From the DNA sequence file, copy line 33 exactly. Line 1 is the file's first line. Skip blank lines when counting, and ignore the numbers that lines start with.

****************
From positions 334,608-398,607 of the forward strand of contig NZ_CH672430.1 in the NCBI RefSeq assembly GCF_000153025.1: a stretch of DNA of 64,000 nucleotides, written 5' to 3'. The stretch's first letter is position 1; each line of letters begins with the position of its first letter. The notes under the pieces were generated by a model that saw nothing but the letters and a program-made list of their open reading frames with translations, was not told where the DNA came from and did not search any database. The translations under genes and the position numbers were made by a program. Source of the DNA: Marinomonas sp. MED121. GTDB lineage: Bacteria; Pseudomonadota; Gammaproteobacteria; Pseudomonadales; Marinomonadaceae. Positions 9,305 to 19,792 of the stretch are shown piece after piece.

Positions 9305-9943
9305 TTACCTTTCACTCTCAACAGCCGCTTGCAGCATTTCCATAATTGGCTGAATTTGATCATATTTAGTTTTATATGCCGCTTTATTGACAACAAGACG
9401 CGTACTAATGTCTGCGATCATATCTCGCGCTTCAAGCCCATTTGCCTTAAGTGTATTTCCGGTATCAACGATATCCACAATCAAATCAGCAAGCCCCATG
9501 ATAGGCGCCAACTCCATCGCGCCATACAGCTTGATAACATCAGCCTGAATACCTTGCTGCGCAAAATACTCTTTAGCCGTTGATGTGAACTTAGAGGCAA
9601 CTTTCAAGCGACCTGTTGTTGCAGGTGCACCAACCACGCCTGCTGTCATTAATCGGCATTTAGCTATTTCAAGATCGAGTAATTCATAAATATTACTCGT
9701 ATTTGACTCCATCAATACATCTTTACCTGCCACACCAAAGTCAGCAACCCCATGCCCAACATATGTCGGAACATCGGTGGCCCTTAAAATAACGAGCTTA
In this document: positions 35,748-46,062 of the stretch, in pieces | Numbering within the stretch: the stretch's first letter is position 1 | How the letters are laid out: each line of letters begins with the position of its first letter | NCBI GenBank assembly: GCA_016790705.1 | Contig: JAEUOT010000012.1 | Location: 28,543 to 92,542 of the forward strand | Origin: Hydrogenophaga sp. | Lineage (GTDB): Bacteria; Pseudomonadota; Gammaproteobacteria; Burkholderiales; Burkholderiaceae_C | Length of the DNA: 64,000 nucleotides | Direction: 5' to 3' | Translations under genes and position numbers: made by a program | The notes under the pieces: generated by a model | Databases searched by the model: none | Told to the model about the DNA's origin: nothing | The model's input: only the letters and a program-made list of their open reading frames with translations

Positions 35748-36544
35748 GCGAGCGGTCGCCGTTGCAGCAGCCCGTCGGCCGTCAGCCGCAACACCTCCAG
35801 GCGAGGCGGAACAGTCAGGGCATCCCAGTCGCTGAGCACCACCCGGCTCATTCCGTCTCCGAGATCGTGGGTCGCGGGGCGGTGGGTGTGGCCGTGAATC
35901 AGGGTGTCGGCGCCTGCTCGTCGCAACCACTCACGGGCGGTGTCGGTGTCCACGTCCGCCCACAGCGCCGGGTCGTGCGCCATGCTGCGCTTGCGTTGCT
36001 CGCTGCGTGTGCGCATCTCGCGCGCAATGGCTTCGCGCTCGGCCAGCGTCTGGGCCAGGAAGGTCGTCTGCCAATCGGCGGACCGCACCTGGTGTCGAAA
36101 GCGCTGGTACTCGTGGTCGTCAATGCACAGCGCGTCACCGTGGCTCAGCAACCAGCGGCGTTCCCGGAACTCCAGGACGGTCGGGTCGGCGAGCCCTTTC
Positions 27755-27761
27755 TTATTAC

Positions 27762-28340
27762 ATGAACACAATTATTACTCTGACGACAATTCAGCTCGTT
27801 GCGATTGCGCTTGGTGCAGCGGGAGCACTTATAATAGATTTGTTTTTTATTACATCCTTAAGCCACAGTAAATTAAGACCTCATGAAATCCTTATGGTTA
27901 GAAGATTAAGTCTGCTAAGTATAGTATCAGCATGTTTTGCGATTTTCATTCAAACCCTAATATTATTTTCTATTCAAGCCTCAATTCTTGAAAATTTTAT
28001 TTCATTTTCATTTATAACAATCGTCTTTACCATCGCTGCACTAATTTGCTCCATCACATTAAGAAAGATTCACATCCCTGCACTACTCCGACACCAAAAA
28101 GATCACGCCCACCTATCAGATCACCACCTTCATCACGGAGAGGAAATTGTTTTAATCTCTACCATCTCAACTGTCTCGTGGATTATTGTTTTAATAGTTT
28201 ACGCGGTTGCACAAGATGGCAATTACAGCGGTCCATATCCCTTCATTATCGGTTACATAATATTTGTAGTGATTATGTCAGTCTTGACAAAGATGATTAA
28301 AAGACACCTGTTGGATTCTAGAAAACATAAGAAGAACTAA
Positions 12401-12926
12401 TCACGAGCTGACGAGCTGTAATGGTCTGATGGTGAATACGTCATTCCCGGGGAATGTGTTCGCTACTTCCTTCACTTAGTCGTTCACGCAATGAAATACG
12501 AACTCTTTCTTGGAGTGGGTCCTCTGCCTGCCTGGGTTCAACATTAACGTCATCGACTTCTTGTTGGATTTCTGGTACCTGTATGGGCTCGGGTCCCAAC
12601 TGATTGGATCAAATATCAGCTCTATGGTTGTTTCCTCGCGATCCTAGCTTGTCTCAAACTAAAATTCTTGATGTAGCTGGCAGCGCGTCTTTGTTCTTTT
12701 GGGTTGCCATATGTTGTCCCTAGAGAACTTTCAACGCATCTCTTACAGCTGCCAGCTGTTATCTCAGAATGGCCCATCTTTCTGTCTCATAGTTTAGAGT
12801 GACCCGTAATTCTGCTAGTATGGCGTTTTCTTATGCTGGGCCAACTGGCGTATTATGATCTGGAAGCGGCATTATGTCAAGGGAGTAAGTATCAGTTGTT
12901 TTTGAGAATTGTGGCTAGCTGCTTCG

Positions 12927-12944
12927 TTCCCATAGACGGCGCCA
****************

12927 TTCCCATAGACGGCGCCA